Carmine Chianti is a former chef and successful entrepreneur. Carmine trained at the prestigious Culinary Institute of America, one of the premier culinary schools in the world. While there, she developed a love of boutique wines. After graduating, Carmine started a small yet successful restaurant. With her earnings from the restaurant business, she decided to pursue her true passion—wine.

Carmine has since purchased a winery and has set her sights on her most ambitious project yet: an annual wine festival in Sacramento, Calif. Carmine envisions an evening event that includes riverboats, an exclusive guest list, and wines from the Pacific region of the United States. She also pictures food vendors to provide light fare and cheeses to pair with the wines. She thinks Sacramento is an ideal spot for a successful venture because of its location in the wine country’s Central Valley along the Sacramento River.

Carmine, realizing that she doesn’t have expertise in enterprise risk management (ERM), hires Cork Consulting to help her understand the risks and opportunities associated with hosting a wine festival. You recently began working for Cork and have been assigned to the team that will conduct the risk assessment for Carmine. To prepare for today’s client meeting, you reviewed the COSO (Committee of Sponsoring Organizations of the Treadway Commission) Enterprise Risk Management—Integrated Framework, as well as notes in the client file summarizing an initial phone conversation with Carmine. You also reviewed the Risk/Opportunity Summary form that will be used to describe the event’s possible risks and opportunities (see “Risk/Opportunity Summary”).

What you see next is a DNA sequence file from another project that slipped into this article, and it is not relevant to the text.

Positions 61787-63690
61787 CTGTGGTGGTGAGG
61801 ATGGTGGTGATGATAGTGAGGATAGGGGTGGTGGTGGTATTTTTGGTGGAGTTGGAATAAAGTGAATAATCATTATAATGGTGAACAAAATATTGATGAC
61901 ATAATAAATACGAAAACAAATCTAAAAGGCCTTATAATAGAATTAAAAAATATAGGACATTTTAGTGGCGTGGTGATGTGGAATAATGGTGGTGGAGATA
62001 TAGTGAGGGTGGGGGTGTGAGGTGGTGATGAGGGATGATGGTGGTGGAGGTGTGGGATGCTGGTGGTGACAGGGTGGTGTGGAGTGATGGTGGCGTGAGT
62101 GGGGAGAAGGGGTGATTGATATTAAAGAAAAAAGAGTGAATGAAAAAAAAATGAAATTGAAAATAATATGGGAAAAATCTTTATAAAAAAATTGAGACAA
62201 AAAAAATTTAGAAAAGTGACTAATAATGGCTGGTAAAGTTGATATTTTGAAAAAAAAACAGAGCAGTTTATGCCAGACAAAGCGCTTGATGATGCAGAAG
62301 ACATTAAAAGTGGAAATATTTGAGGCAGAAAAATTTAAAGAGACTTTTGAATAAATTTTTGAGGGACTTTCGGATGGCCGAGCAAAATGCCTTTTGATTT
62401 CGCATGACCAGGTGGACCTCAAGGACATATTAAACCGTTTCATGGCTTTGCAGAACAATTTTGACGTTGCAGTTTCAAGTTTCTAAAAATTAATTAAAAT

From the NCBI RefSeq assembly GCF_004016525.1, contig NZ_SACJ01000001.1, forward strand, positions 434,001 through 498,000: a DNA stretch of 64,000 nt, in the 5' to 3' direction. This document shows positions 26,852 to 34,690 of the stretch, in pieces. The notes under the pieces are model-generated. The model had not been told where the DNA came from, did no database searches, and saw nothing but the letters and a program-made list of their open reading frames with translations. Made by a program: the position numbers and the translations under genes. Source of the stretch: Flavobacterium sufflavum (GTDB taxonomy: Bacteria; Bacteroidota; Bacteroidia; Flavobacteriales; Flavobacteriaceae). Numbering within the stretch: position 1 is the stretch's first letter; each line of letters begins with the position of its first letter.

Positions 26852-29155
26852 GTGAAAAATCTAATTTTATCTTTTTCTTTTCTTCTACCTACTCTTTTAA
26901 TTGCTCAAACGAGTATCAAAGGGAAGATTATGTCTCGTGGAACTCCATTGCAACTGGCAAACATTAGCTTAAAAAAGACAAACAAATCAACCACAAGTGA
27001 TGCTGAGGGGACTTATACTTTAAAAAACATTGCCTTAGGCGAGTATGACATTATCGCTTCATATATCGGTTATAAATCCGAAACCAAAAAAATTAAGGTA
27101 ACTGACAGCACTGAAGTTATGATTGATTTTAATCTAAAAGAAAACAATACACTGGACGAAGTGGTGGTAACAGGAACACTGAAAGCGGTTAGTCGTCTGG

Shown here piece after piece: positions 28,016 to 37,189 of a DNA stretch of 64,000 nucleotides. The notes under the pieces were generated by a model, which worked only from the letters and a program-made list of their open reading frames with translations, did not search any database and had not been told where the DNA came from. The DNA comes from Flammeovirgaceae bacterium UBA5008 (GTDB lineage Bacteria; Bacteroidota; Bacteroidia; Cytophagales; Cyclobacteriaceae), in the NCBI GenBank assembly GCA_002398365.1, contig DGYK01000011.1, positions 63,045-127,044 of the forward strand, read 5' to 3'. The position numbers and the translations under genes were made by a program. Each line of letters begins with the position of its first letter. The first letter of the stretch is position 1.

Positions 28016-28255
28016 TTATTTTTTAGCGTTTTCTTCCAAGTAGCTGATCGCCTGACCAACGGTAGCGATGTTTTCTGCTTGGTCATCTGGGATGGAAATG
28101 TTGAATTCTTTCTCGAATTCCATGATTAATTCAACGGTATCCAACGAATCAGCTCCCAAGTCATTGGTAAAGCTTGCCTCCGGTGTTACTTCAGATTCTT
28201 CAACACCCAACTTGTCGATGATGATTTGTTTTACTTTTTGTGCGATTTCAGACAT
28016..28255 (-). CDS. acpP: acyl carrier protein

You recall from your training that when conducting a risk assessment, you must understand the risk preferences of the organization’s management team along with background information and other relevant factors. As you look over the client file, you see that Carmine is very knowledgeable about wine and small business, but she hasn’t run a large-scale temporary event like a festival. She is ambitious about the event and wants it to be memorable. As the meeting begins, you listen carefully while Carmine outlines some key details surrounding the event.